Kyubey, Tokyo.

February 2015

I chose this as my big night (lunch, actually) out, based on an article in Lonely Planet, in this incredible town that rivals Paris and Lyon for dining excitement. Stumbling around the internet I find, strangely, that this place looks like it used to have Michelin stars, but now it doesn’t even appear on their website. Accompanying some of the associated chitchat is the now-frequently-aired idea that Michelin is out of date and not to be trusted. For what it’s worth Michelin three-stars twelve restaurants here in Tokyo, only nine in Paris.

So much for the pundits. This was one of my most varied and thrilling restaurant experiences ever. As other reviews suggest, food (just how the flavour, consistency, contrast, etc. strikes me) is my most important criterion, but I also love spontaneity, informality, focus of attention on fresh and delicious ingredients, and a genuine effort to make someone like me feel good. The Ruth Reichel effect, I’d call it. Here, the variety and flavour were staggering, preparation and staff communication was fun and literally right in your face, everyone kindly spoke English, and I was more than pleasantly treated.

The place appears to exist on five floors, and I only saw the first and third. On the first floor, people sit at tables whereas on the third where I ate you are down at floor level on the traditional Japanese tatami mat. One sits at a long bar with an L-hook at one end, about 16 seats, and the bar consists of a wooden eating surface about a foot in width, then an elevated black polished stone surface where food is placed, and immediately beyond that the blonde hardwood blocks at which the chefs work. There was one chef for 2-3 diners, five in all out front and maybe another half-dozen in a prep kitchen behind a door.

The hostess ladies are dressed in traditional Japanese costume, constantly bowing deferentially, and shuffling around with tiny steps. The chefs (all male) describe what they are doing, shout back to the kitchen (with instant one-syllable shouted responses from back offstage), and work with dazzling facility.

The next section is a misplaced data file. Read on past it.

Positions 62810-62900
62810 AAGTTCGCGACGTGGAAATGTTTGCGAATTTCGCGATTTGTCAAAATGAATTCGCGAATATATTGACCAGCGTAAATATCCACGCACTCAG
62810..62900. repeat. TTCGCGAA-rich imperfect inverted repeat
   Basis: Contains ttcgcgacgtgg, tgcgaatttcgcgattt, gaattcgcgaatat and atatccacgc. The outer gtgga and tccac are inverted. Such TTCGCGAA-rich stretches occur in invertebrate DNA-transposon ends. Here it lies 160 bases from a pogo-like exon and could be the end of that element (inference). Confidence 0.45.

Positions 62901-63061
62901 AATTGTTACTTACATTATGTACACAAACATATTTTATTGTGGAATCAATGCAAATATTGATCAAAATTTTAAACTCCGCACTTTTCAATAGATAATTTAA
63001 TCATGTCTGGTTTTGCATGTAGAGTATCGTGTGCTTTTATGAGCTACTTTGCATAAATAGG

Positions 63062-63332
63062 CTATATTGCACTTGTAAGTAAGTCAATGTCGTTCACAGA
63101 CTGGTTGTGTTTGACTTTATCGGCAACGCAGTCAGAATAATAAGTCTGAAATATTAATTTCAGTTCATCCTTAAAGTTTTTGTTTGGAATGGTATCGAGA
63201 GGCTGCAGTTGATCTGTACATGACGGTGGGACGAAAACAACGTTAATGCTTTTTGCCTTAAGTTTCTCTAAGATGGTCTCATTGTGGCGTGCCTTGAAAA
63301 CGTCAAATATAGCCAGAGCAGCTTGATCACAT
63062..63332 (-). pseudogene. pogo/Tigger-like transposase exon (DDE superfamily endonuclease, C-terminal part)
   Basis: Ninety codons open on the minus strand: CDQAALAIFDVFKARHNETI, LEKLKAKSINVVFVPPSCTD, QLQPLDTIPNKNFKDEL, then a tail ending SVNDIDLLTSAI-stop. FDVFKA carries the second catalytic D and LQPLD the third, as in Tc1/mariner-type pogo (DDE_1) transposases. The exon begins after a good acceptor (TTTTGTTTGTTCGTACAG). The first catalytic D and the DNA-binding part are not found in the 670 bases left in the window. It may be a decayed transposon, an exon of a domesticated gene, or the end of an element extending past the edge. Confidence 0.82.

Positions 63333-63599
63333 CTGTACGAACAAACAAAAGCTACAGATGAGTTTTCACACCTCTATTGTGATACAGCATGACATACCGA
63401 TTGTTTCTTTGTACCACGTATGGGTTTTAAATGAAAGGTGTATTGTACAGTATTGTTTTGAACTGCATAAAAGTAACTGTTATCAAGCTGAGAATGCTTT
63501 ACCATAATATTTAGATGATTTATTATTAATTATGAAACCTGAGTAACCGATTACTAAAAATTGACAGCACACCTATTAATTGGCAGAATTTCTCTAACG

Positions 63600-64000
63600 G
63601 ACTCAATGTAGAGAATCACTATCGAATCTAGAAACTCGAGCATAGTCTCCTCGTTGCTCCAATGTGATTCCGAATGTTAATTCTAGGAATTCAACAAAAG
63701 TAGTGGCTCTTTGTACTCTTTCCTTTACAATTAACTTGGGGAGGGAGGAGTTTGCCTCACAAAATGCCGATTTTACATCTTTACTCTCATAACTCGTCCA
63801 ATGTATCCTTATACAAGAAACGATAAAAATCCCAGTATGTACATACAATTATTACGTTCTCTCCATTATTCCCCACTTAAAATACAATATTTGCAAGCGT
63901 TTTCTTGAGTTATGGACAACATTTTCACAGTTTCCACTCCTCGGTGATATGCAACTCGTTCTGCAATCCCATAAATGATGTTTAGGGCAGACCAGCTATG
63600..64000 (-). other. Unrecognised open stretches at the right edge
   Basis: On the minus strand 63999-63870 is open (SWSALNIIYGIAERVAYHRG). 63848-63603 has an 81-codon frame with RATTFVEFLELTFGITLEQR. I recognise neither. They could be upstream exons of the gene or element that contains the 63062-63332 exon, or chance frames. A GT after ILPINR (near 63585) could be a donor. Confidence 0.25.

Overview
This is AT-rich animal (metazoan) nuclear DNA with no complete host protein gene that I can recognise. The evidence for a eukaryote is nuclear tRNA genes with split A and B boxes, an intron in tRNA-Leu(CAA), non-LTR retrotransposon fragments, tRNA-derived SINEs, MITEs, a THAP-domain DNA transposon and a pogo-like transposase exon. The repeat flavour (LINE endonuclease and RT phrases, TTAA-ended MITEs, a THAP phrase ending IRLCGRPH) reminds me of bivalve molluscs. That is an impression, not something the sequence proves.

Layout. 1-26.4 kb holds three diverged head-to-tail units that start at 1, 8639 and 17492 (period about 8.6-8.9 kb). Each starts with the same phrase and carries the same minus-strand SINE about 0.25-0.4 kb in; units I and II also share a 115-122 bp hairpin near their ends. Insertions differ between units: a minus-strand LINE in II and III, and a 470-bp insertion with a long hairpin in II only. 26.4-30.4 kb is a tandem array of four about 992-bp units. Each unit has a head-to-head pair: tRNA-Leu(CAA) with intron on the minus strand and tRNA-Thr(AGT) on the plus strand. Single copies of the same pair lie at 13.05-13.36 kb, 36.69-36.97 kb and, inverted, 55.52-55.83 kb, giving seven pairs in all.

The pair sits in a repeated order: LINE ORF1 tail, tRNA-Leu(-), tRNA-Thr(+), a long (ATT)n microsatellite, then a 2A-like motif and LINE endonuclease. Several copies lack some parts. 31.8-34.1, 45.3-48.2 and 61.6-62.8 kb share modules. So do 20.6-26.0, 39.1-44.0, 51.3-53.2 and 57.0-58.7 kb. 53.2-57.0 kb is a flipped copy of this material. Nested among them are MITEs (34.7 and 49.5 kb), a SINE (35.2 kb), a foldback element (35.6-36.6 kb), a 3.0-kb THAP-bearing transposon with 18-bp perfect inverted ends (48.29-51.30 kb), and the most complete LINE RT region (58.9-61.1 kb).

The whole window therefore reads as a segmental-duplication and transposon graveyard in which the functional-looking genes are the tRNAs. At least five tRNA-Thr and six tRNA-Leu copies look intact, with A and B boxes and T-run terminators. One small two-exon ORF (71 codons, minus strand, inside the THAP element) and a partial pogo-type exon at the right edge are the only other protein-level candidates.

I ordered a varied-looking set menu, and went away pleased and stuffed. But the price was $140.

First came two tiny snails in a liquid sauce, perfectly balanced between chewy and soft, followed by slices of crunchy sea urchin. Then there were four or five items (not courses exactly but specific bite-sized items presented individually): a wilted green vegetable with a white crunchy stringy accompaniment all to be dipped in a sour liquid sauce with chopped chives, and then a flight of three sliced sashimi (tuna, yellowtail, and… another one). The raw fish with tiny bits of wasabe, ginger, and soy sauce were the freshest and most tender fish I think I’ve ever eaten, recent experience included.

At this point my memory fails a bit. There was a slice of cooked white fish, delicious with salt, and then another cooked crustacean seafood item wrapped around fishy purée, mackerel sliced part-way through and spread between the slices with garlic, ginger, and green herbs, and then three or four other things.

Then the maki and nori sushi started, totaling I think over a dozen. At one point a wriggling live large prawn was brought to the chef, and he offered to boil it or serve it “fresh”. I opted for fresh, he snapped off the head and pulled out the tail meat, setting it on a perfect cylinder of rice, still moving! It went down like silk.

A very thin-sliced daikon sandwich had strongly-flavoured herbs inside that I couldn’t identify, but was exquisitely piquant.

A perfect giant strawberry cut in half with alcohol marinade beside a vanilla-egg gelatin cube finish things off.

The chef was courteous but never colloquial, a young Hong Kong couple from London with whom I chatted sat to my left, and an older Japanese couple to the right. The elderly lady set my chopsticks in the proper position, and was formal but friendly.

If Michelin considers this not worthy of mention how much better (and how much more expensive!) can their starred places be? The few times I’ve been to three-star cathedrals in France the price has been at least four times this for two of us, but it included wine. Here I just had a glass of beer.

Anyway, at least now I know what all the fuss is about. Spectacular.

Food 9.6, service 9.0, ambience 9.5, value 8.3.

About John Sloan

John Sloan is a senior academic physician in the Department of Family Practice at the University of British Columbia, and has spent most of his 30 years' practice caring for the frail elderly in Vancouver. He is the author of "A Bitter Pill: How the Medical System is Failing the Elderly", published in 2009 by Greystone Books. His innovative primary care practice for the frail elderly has been adopted by Vancouver Coastal Health and is expanding. Dr. Sloan lectures throughout North America on care of the elderly.
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